HIV testing and self-testing posters and presentations at CROI 2017
Conference on Retroviruses and Opportunistic Infections (CROI 2017), Seattle, USA - February 2017
Informing HIV self-testing services in Malawi using discrete choice experiments
Background: HIV self-testing (HIVST) is an inherently flexible testing method that has potential to reach underserved populations and respond to variation in user preferences. We used discrete choice experiments (DCEs) to determine strength of user preferences for HIVST delivery and linkage to care.
CROI 2017, abstract 895, 2017.
Providing user support for HIV self-testing beyond instructions-for-use in Malawi
Background: With imminent scale-up of HIV self-testing (HIVST), there is an increasing emphasis on the forms of direct or indirect assistance manufacturers and providers can offer to optimise accuracy of self-testing among low-literacy or rural populations.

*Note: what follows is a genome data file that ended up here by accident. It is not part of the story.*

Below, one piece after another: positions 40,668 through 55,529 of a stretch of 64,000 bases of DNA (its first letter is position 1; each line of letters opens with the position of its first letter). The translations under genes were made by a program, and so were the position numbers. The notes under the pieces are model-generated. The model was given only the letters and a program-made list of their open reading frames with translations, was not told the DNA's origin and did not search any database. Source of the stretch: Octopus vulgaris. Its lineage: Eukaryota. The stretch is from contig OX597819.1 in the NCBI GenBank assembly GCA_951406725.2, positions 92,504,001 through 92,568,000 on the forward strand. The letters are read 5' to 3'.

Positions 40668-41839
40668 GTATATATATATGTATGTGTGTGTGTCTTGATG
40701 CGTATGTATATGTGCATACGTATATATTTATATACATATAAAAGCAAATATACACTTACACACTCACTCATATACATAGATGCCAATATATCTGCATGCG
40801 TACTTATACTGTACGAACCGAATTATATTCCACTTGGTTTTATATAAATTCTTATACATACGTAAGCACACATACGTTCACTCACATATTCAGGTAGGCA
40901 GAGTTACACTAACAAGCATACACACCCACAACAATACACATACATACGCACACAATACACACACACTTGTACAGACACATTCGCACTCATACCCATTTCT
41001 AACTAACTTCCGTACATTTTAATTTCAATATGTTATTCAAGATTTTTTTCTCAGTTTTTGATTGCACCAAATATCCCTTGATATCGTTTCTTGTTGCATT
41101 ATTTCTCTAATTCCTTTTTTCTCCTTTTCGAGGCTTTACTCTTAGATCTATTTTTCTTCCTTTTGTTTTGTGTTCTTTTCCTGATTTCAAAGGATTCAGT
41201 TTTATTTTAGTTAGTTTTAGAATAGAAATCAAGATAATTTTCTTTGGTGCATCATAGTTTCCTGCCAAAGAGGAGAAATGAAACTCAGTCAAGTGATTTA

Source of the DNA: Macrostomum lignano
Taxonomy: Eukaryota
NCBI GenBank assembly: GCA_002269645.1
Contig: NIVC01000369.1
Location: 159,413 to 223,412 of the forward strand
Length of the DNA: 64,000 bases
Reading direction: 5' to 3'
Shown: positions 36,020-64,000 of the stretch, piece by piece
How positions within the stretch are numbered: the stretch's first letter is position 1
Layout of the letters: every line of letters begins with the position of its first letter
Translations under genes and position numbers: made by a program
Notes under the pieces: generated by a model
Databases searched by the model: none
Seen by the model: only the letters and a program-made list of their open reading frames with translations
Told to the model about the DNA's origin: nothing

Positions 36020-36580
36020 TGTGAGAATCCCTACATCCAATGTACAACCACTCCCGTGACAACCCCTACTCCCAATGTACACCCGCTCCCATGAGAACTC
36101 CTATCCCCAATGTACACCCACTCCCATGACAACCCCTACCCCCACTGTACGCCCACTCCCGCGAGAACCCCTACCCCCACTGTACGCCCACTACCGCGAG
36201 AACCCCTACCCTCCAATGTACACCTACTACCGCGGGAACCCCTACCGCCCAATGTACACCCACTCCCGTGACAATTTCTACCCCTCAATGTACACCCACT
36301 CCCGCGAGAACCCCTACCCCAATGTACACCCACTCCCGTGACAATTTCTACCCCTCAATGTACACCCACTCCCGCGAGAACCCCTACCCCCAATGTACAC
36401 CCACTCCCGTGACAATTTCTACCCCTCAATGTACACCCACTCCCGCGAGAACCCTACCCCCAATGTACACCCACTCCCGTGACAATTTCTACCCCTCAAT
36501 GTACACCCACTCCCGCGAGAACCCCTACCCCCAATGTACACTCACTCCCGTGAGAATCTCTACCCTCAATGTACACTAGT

CROI 2017, abstract 896, 2017.
Cost-effectiveness of different delivery approaches for HIV self-testing
Background: HIV self-testing (HIVST) is highly acceptable and able to reach people at high HIV risk
who might not otherwise test. This study assesses the population level impact and
cost-effectiveness of introducing HIVST in Zimbabwe – ~85% of people living with HIV
are estimated to know their HIV status based on calibration of the model to several
indirect sources – considering different delivery models and target populations.
CROI 2017, abstract 1030, 2017.
The cost of not re-testing: HIV misdiagnosis in the art ‘test-and-offer’ era
Background: WHO recommends re-testing to verify the diagnosis of all persons diagnosed HIV-positive before
they initiate antiretroviral therapy (ART). This policy is currently not well implemented, particularly in
low- and middle-income country settings.
CROI 2017: Poster #1031